EWE (Ghana)




IndexAfricaGhana → Ewe

(Thsi-Speakers, Tallensi, Akan, / ASHANTI, Fanti, Kokomba, (S)Isala, Ga, Ewe, Vagla, Krobo

Among the Ewe-speaking peoples, children may be betrothed in childhood or before birth[1]. In Dahomi, girls aged ten to twelve, in every town, are married to Gods. They remain three years in religion institutions prostituting themselves to priests and inmates of male seminaries, at the end becoming “secular” prostitutes[2]. Among the Anlo Ewe, sex before the puberty rites was considered not only immoral but also an affront to the spiritual powers, particularly the ancestors. Sexual intercourse was reserved for procreation, the family regarded as a sacred unit (Dovlo, 1995)[3]. “These prohibitions were traditionally taught from childhood on, though not always in a formal manner”. “Children were severely punished for such acts as masturbation and sodomy and childhood play activities that [may] lead to sexual contact”. Sexual instruction was carried out by the same-sex parent, for girls formalised in the premarital seclusion (p32). In a more recent study[4] (data gathered 1971-3), first sexual experiences were found to occur at age 18-19 (boys) and 17-18 (girls). Though a changing pattern, girls could be betrothed before puberty, and are paraded around the village to announce their nuptial status at pubescence (Nukunya, 1969:p77-9)[5].


In Goviefe, “masturbation in children is recognized as being common. Masturbation will make the child grow into a highly-sexed personality and it will lead to the development of premature, or precocious, sex appetites and, therefore, immorality” (Kaye). In Vakpo, “it is thought that no children masturbate over the age of three”. In Gblede, “mother-and-father make-believe games are not encouraged but are viewed with suspicion by parents who think that they might lead to sexual play”.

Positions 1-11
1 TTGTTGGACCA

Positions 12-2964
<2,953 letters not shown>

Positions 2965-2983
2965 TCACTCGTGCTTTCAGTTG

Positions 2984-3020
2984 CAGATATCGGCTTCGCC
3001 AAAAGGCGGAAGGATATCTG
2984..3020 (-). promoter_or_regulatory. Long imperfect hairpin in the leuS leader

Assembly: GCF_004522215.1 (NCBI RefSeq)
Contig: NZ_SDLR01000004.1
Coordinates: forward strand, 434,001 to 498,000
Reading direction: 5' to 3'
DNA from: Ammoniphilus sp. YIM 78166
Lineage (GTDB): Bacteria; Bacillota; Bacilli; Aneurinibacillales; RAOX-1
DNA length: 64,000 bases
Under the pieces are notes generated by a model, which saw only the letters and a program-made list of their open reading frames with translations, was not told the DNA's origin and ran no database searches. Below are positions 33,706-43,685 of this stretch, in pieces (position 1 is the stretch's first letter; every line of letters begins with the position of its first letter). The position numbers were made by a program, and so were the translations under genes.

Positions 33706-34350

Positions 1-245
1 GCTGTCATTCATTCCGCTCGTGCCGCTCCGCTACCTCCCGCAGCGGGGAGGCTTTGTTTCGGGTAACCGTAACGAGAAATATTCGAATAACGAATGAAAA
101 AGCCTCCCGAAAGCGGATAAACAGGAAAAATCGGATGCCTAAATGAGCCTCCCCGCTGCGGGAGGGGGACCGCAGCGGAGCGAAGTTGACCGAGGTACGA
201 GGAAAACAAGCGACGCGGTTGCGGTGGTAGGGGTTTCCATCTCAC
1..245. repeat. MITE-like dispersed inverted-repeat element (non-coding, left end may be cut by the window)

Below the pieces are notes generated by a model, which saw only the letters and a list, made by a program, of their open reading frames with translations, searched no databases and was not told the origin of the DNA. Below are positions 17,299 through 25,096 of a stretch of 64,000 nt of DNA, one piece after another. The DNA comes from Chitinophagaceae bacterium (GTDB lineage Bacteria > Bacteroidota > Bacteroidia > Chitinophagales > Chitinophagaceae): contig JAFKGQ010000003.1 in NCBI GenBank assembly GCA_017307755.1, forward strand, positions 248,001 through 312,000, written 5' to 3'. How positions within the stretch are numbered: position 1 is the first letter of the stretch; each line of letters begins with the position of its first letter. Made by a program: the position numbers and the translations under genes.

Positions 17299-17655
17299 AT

Hevi-Yiboe (2003)[6]


“In Dodome, the puberty rite for girls is called Tugbewôwô but it has been suspended for some years now. As part of these rites, girls are supposed to remain virgins till after the rites are performed. They are taught the arts of womanhood, motherhood etc. and are prepared to take their places as women in society. Modernization has eroded most of these resources that prepared girls to become effective members of society, producing teenage single parents. The rites served as an incentive for mothers to constantly remind their daughters of society’s expectations of them and thus they preserved their chastity. That is no longer the case. An exploratory study in Dodome revealed that the majority would like tugbewôwô to be reintroduced.”






Janssen, D. F., Growing Up Sexually. VolumeI. World Reference Atlas. 0.2 ed. 2004. Berlin: Magnus Hirschfeld Archive for Sexology

Last revised: Sept 2004


[1] Ellis, A. B. (1890) The Ewe-Speaking Peoples of the Slave Coast of West Africa. London: International African Institute, p199; Parsons (1906:p71), op.cit.

[2] Ellis (1890:p139-41), op.cit.; Parsons (1906:p127-8), op.cit.

[3] Dovlo, E. (1995) Traditional sexual norms of the Anlo Ewe, Africana Marburgensia 28,1/2:32-45

[4] Verdon, M. (1982) Divorce in Abutia, Africa 52,4:48-65

[5] Nukunya, G. K. (1969) Kinship and Marriage among the Anlo Ewe. [University of] London: The Athlone Press

[6]Hevi-Yiboe, Laetitia A. P. (2003) Family Resources and Reproductive Health of Girls: a Focus on Money and Tugbewcwc Puberty Rites among the Dodome Ewes, Instit African Studies Res Rev 19,1:79-90